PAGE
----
Thursday, February 24, 2011

love letter.

(to theater).

There was young laughter in the audience at The K of D last Sunday. I'm more aware of it now, seeing young faces in the audience at intermission and hearing their voices as I leave the theater. Often they are students clearly there for a class, maybe for an extra credit paper. But it makes me glad to see them fall in love with the theater as I did, twenty years ago. You can see it in their faces, the excitement, the thrill of it all. It means that a new generation will carry on, will make art, will support art. There is hope, now. A few summers back I sat in half-empty theaters and worried about the future. That's not to say the tide has completely turned; it's still hard for theaters to make money, to keep actors and directors employed, to keep producing works both old and new.

The first play I remember is a production of James and the Giant Peach (based on the novel by Roald Dahl) at Seattle Children's Theatre. Back then it was at the Woodland Park Zoo, the old Poncho Theatre tucked away in a park. We screamed when the giant peach came rolling down and cheered when the ghastly aunts get squashed flat. That was my first memory of the theater. The second came three years later at ACT, with Shadowlands, followed immediately by The Revengers' Comedies. The love and admiration I felt for the actors in these plays has continued unabated for nearly twenty years now, for Michael Winters and Laurence Ballard and R. Hamilton Wright and Suzanne Bouchard. The list is longer now, the list of actors whose names attached to a production guarantees that I will want to see it.

I felt, that recent Sunday afternoon at the Seattle Rep, there will be another generation enthralled by the joy of live theater. That they will remember Renata Friedman's electric performance the same way I recall Suzanne Bouchard's as Karen Knightly 19 years ago. That it will keep them coming back the same way I keep coming back, again and again.

Tuesday, February 22, 2011

theatre notes. K of D.

I'd noticed Renata Friedman in The Female of the Species at ACT last year, when she played a overwrought student who takes an iconic feminist writer hostage in her English country home. Her gangly energy (one review compared her to Olive Oyl) fueled the physical comedy around the verbal quips that ricocheted back and forth across the stage. It left me looking forward to more. When I saw that Friedman was the sole star of Seattle Repertory Theatre's production of The K of D: An Urban Legend, I knew I had to see it.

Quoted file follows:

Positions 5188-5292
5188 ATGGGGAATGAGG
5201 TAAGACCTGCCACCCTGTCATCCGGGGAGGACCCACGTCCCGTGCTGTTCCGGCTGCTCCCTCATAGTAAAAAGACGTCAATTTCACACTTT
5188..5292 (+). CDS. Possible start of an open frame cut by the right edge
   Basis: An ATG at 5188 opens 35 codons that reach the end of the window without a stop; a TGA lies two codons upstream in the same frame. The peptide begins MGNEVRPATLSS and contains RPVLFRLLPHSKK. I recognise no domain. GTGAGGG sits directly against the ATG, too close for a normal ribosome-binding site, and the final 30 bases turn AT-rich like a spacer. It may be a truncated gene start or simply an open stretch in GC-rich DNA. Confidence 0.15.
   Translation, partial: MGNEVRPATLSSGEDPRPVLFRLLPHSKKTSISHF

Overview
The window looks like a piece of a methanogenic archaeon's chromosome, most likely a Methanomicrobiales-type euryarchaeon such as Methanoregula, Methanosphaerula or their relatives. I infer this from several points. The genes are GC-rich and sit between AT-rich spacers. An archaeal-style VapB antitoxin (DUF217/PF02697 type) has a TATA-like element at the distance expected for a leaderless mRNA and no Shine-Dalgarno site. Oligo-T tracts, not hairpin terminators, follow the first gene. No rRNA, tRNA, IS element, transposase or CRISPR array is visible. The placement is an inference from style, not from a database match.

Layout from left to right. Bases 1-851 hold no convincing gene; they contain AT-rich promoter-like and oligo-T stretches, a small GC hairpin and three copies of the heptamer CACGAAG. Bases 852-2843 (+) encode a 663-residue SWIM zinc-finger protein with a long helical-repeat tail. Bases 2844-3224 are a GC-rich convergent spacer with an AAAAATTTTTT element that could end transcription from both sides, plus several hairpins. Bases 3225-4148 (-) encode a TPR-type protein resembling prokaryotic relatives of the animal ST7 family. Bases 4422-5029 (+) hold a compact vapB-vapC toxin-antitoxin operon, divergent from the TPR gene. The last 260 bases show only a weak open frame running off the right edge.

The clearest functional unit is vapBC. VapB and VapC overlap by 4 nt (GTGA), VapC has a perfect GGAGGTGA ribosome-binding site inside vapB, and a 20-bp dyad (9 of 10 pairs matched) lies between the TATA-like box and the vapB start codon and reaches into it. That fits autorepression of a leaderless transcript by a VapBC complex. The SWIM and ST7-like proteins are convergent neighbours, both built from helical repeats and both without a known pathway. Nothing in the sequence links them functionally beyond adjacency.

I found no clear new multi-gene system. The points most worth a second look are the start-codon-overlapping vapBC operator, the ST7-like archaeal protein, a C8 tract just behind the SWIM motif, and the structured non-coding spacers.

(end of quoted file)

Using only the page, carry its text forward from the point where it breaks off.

The K of D is about the mysterious events that take place in a small town over the course of a summer. A single performer inhabits over a dozen different characters, the various townspeople whose whispers build up a legend around a single, lonely girl, Charlotte McGraw, who stopped speaking the day her twin brother was hit by a car and killed. Even taller and wirier than I remembered, Friedman continuously transformed herself from one character to the next, with nothing but voice, inflection, posture, movement to mark the changes. It was staggering. Those endless arms and legs flung themselves across the stage with an electric, kinetic force, twining themselves around lampposts, gesturing with a sudden, surprising tenderness.

There was something about the play that reminded me of To Kill a Mockingbird or other stories about how children - though in this case, they are teenagers - can band together with nothing much to hold them besides, perhaps, propinquity. Or a secret. Or a mystery. And how whispers can grow from a story that passes for truth, and from there, expands into a legend. The things that are clear are how the loss of your twin, your other half, can leave such an aching void in your heart that the silence can wrap itself around you, and that this silence has a kind of unshakable power.

This is the second play I've seen at Seattle Rep this season (the first was Three Tall Women) and both times I've been completely blown away. Everything was perfect - the music, the set, the actors, that intimate connection between the stage and the audience. Extraordinary things are being done here.

Thursday, February 10, 2011

on language. (English).

My English and American literature lecturer when I was a freshman in college was an enormously tall British graduate student with an absolutely impenetrable Midlands accent. He once recommended The Buddha of Suburbia as an interesting read, only it sounded more like "Teh Booba ef Suboobeyah." Took me ages to figure it out. Class was always an adventure in twisting my brain around his words, searching for familiar words spoken in his unfamiliar accent.

Language is tricky. The lines between dialect and accent are blurred, as we learn as children when reading The Secret Garden (Martha and Dickon's unfamiliar Yorkshire vocabulary) or Strawberry Girl (the hardscrabble south of Florida with its flat vowels and hard words). My ear can separate the Irish from the Scottish and the English from the Australian, but not pinpoint the region or city. Within what we think of as a generic "accent" there exists another range of variations.

I thought of Mary Lennox and her confusion at the Yorkshire words she didn't know as I was reading Richard Milward's Apples. Set in his native Middlesbrough, it uses language in a way I've never seen. I thought again of Daniel Bye's blog post in The Guardian and how thrilling it was for him to hear his native Tesside accent in the stage adaptation of Apples (and in the novel as well). For me, someone who speaks English as a second language and without any discernible (American) accent, this idea of feeling a connection to the place where you grew up through language is utterly fascinating.